By now, the nearly two-week-long hostage crisis prompted by Iran's brazen seizure of 15 British sailors and marines in the Persian Gulf in late March is beginning to fade from public memory. But the incident has provided the West with an important glimpse into Iranian strategy - and an unprecedented opportunity for a reinvigorated transatlantic consensus about confronting the Islamic Republic.
From the start, Iran's ayatollahs used the well-orchestrated seizure as a flagrant piece of political theater. The goal? To signal their regime's resolve in the deepening crisis over its nuclear program. The message - coming just days after the U.N. Security Council's passage of a second round of sanctions on Iran for its unauthorized nuclear work - was unmistakable: The Iranian regime is ready and willing to fight for its atomic effort.
For European nations, this should come as a wake-up call of sorts. For a decade and a half, Europe had taken the lead in attempting to negotiate some sort of a modus vivendi with the radical regime in Tehran. Back in 1992, at the European Council summit in Edinburgh, the European Union launched what became known as "critical dialogue" - a diplomatic and economic charm offensive designed to influence Iran's stance on weapons of mass destruction, terrorism and human rights.
That effort was short-lived and spectacularly unsuccessful; by the time it was tabled in 1997, "critical dialogue" had provided the Iranian regime with much-needed political and commercial contacts but failed to alter Iranian behavior in any meaningful way. More recently, from 2003 to 2005, the EU "troika" (France, Germany and Britain) attempted to revive critical dialogue as a way of dealing with Iran's expanding atomic effort, with very similar results.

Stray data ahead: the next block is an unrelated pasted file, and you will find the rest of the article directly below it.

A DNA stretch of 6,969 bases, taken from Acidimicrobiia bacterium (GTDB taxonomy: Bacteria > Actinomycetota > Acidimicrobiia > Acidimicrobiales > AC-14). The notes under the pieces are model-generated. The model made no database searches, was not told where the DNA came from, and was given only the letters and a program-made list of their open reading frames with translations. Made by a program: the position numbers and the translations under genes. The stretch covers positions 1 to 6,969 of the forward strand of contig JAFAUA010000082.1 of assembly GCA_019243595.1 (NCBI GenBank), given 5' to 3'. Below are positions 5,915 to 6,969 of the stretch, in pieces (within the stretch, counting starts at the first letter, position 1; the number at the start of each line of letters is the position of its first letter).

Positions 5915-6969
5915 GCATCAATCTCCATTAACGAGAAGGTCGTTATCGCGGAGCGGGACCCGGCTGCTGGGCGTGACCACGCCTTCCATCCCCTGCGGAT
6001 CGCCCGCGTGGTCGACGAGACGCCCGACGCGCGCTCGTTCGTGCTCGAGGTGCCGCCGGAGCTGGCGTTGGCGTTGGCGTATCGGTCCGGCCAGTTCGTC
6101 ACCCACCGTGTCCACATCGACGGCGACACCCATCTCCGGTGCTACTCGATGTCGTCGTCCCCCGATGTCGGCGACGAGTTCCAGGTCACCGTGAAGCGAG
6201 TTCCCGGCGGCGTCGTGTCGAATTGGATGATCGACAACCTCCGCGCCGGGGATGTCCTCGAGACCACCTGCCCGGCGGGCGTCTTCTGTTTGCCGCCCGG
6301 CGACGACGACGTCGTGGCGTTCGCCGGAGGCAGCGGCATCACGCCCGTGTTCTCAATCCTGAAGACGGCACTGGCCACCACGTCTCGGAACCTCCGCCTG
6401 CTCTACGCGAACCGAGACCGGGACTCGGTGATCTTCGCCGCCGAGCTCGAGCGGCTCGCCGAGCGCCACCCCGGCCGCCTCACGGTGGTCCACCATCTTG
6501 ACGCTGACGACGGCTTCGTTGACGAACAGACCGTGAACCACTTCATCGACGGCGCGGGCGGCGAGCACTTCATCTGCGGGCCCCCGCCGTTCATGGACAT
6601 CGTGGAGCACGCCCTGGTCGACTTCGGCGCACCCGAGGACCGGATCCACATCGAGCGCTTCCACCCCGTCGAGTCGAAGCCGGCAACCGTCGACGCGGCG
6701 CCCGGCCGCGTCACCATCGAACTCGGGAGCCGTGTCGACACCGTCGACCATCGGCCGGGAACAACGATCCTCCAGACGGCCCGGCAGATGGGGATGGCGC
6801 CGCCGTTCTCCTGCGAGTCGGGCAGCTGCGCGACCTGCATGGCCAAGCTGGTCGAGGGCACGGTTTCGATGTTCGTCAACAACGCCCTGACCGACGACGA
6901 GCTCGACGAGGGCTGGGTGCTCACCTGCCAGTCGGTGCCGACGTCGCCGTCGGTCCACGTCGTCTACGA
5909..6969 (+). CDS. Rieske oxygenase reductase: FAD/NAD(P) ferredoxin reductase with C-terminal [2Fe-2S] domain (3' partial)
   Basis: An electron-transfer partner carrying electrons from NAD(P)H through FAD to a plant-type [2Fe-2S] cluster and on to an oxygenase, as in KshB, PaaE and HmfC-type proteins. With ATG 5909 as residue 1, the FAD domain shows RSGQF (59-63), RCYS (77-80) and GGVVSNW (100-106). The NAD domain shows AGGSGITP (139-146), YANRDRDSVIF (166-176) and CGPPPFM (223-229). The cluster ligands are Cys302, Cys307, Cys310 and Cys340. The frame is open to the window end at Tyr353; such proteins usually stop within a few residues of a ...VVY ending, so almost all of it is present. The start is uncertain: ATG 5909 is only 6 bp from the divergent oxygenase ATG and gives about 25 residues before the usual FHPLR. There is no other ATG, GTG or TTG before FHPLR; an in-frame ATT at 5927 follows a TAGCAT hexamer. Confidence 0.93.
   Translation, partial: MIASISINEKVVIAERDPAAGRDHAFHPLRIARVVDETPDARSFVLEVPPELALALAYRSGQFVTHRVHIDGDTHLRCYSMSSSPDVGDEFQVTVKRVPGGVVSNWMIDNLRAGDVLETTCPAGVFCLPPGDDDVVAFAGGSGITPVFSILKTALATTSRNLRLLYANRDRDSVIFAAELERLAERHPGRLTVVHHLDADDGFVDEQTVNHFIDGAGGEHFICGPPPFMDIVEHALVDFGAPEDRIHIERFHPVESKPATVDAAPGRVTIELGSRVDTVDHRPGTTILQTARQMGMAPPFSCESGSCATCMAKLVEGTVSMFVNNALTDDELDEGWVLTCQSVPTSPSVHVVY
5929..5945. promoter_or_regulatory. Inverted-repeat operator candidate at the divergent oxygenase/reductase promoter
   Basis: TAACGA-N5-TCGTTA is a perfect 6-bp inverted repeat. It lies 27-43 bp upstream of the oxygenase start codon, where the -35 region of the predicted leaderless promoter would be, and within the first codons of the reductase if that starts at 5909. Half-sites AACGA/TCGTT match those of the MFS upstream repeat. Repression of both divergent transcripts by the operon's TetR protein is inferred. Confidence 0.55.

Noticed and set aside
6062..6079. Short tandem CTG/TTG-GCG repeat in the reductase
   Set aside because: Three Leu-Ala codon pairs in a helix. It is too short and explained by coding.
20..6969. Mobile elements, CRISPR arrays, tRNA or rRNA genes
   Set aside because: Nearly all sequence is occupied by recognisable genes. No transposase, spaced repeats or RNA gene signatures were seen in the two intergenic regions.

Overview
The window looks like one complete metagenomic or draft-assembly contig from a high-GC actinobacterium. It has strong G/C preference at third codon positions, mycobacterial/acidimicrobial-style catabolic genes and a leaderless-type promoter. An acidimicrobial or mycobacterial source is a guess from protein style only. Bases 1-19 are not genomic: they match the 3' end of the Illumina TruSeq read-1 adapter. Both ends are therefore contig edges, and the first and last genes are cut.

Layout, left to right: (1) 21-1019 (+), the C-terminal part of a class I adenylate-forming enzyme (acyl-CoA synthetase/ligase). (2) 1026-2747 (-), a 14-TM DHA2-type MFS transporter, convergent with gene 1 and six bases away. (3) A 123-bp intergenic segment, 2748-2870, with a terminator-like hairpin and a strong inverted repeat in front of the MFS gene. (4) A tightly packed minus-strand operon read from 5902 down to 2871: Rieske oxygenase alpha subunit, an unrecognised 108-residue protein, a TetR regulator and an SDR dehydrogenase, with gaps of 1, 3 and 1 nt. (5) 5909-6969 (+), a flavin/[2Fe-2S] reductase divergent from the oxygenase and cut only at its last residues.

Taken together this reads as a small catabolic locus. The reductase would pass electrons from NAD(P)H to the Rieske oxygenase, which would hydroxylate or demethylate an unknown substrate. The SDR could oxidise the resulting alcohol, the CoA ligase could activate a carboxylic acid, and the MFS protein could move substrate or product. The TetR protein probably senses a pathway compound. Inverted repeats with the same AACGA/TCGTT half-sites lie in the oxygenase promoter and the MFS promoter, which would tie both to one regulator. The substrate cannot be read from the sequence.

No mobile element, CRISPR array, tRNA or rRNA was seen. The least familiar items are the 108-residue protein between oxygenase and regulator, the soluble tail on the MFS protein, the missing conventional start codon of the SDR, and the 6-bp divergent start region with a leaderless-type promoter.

The March 23 hostage-taking was a confirmation of the bankruptcy of this diplomacy. As Europe is beginning to learn, weapons of mass destruction are not a bargaining chip for Iran's ayatollahs. Rather, they are a staple of regime stability and a vehicle for regional dominance.
European policy must now adapt to this reality, and Washington can assist this transformation. American officials have struggled unsuccessfully for years to contain Iran's runaway nuclear ambitions and regional troublemaking. Throughout, U.S. efforts have been hampered by a lack of real economic leverage over the Islamic Republic. But Europe has the power to change all that.
Cumulatively, the countries of the European Union represent Iran's largest trading partner. Just three European nations - Germany, France and Italy - together account for close to 30 percent of the commercial goods imported by Iran annually. And Iran's main European customers (France, Italy and the Netherlands) jointly consume more than $10 billion worth of Iranian exports, mainly oil and petrochemical products, every year.
All of which means that with Europe's participation, serious economic measures such as asset freezes, reductions in foreign direct investment and bilateral trade embargoes could have a major effect on the Iranian economy. Just as important, such steps would send a clear signal to Iranian leadership that there are concrete consequences for its rogue behavior.
Officials on both sides of the Atlantic should seize the moment to synchronize their economic and political strategies toward Tehran. If they do not, they run the risk that Iran's radical regime will learn exactly the wrong lesson about Western resolve from the recent crisis.